There is evidence that also Cu may play a role in endometrial hyperplasia [15]. Chianeh and Rao suggest it may occur through vascular endothelial growth factor (VEGF) and endothelial nitric oxide synthase (eNOS) [16, 17]. It is pointed out that angiogenesis requires endothelial growth and differentiation.

Second canonical function referred to endometrial cancer samples is based on Mn and Cu. There are considerable findings revealing that oxygen stress is one of the most important causes of cancerogenic process [18, 19]. Mn and Cu are cofactors of stress oxygen dismutase (SOD) enzyme which takes part in defense mechanism, and this might be a reason that these two are so important in that discrimination. More studies provide extensive evidence that SOD activity is decreased in malignant cancers [20]. On the other hand, some authors suggest it depends on a type, stage and grade of a cancer. It is also assumed that SOD level may fluctuate during cancerogenesis [21, 22].

Taking the chart into consideration, HP5 and HP1 are almost in quite the same place, so these two groups are the most difficult to discriminate from each other based on metals concentrations. Assuming the chorion is created from endometrium, and it is new young tissue (till first 12 weeks of pregnancy), it may be concluded that it would differ from normal endometrium in the smallest extant. Other 3 groups are spread on the chart which indicates that the concentrations of toxic metals may be important.

All in all, it seems that the crucial metal in whole discrimination process is Pb while in case of endometrial cancer Al. Pb is well known toxic and cancerogenic metal. It may play a decisive role also in endometrial cancerogenesis. Al, in turn, is considered as metalloestrogen and it seems it can stimulate for example, oestrogen receptors of MCF7 human breast cancer cells through the ligand binding or oestrogen-regulated reporter gene expression [23]. Additionally, the studies revealed that bladder and lung cancer is associated with aluminum smelting [24, 25].

In literature, there are evidence for specific, characteristic toxic metals concentrations in different types of diseases. Yu Yuan [26] discovered that five metals: titanium, arsenic, selenium, aluminum, and barium are significantly present in the blood of patients with coronary heart disease. Xiji Huang et al. [27] presented that asthma prevalence in adults is associated with urinary chromium, chromium, selenium, molybdenum, cadmium, and uranium concentration. Moreover, urinary lead, barium, iron, zinc, nickel, manganese and rubidium were negatively associated with asthma and interestingly when authors compare urinary metals in different subgroups, the associations of above 13 metals with asthma prevalence were nearly the same [27].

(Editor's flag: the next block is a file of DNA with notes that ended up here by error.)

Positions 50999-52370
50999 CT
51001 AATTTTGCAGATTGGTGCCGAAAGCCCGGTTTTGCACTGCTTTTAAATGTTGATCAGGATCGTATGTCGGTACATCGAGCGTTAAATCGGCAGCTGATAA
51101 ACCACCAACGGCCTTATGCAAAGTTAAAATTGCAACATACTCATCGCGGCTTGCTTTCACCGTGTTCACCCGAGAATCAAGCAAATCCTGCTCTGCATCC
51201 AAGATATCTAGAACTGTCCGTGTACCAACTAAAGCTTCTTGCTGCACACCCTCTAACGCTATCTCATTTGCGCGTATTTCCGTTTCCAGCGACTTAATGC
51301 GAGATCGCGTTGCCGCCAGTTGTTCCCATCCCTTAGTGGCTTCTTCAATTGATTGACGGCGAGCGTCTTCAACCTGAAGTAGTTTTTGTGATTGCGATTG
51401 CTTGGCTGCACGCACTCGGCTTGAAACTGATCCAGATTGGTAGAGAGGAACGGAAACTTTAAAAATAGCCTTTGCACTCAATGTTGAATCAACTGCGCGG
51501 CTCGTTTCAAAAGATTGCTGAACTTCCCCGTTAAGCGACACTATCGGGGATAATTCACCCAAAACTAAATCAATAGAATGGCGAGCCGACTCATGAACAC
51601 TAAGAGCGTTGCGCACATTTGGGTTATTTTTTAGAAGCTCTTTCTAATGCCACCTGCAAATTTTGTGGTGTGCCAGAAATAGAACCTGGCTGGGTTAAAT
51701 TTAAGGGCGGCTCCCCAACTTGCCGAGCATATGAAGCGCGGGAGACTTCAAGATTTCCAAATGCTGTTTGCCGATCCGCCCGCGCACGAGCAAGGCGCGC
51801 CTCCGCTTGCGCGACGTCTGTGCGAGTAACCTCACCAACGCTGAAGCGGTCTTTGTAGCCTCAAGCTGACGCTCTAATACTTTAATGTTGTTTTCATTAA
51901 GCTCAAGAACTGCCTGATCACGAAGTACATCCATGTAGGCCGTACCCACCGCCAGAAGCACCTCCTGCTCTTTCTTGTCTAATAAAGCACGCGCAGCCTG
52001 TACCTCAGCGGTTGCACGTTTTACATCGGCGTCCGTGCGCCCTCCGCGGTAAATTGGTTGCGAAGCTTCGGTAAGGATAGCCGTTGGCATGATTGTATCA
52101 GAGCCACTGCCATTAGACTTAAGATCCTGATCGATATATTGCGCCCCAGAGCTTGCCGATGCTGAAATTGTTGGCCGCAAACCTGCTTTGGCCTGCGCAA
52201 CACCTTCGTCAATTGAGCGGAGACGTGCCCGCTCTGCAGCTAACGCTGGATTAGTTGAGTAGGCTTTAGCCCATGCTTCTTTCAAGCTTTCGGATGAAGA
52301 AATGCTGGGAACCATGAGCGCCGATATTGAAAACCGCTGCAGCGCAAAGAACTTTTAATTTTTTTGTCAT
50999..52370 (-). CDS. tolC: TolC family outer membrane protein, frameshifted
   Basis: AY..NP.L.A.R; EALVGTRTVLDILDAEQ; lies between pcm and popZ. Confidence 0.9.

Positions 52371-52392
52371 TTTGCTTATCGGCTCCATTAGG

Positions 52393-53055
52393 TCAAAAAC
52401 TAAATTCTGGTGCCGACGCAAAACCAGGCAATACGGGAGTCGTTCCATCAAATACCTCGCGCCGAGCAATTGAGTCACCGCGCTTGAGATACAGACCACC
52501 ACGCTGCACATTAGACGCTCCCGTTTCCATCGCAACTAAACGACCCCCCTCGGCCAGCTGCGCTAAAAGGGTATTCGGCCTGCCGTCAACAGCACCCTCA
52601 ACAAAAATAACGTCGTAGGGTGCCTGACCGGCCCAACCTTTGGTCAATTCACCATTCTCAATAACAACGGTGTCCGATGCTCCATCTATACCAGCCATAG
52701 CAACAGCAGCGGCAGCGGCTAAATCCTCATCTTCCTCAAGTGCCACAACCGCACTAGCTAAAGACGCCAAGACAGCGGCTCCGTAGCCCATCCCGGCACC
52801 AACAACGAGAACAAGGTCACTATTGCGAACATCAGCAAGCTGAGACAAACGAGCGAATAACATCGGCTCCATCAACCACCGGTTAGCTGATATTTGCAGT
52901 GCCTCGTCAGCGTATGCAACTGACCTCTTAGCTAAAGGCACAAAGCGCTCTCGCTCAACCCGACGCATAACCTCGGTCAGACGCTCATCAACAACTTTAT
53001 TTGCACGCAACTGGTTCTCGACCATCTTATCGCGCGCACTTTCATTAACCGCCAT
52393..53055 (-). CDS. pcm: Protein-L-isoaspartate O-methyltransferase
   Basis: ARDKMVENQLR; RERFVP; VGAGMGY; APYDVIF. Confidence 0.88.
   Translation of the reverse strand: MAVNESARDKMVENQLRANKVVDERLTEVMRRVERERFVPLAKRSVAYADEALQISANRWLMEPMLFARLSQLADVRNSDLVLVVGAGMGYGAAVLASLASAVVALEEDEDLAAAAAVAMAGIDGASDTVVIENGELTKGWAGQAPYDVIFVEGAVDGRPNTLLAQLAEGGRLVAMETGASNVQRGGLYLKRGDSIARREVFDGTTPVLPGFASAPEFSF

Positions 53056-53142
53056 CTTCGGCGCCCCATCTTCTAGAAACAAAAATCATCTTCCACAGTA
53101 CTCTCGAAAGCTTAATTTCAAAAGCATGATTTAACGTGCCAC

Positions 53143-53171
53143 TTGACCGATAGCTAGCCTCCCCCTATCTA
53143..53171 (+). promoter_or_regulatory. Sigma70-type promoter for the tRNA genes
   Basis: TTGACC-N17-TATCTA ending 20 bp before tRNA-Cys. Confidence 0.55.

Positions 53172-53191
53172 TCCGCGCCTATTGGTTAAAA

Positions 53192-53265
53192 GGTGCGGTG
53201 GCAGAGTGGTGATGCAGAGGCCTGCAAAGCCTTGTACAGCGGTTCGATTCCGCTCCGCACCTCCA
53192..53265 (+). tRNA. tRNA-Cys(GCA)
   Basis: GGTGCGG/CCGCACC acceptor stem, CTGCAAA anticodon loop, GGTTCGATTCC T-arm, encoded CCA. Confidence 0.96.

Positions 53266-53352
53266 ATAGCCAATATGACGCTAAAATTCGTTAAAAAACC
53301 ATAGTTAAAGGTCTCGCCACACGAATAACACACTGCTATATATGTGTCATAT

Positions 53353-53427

In our study, discriminant model enabled to classify 67 % of our samples to their correct histopathological diagnosis. It is possible that metals concentrations in blood, urine or tissue may serve us as a prognostic, additional examination in a diagnostic process.

Additional research with larger amounts of tissue samples is required to support our findings. Another limitation of the study is fact, that not all known toxic metals have been tested in the tissues, such as mercury. There may be more trace elements related to the metal’s schemes.

CONCLUSIONS

  1. Endometrium may accumulate toxic metals such as: Pb, Cd, Ni, Mn, Cu, Zn, Al, Cr.
  2. Metal’s scheme of concentrations varies in different types of histopathological diagnosis.
  3. It can be assumed that there are characteristic distributions of toxic metals concentrations for individual histopathological diagnoses.
  4. Among the metals taken into account, concentrations of Pb and Al has the biggest impact in canonical differentiation.
Acknowledgments

We would like to express sincere thanks to Professor Piotr Rzymski, PhD Barbara Poniedziałek, Professor Przemysław Niedzielski for the identification and assessing of metal concentrations in tissue samples.

Conflict of interest

All authors declare no conflict of interest.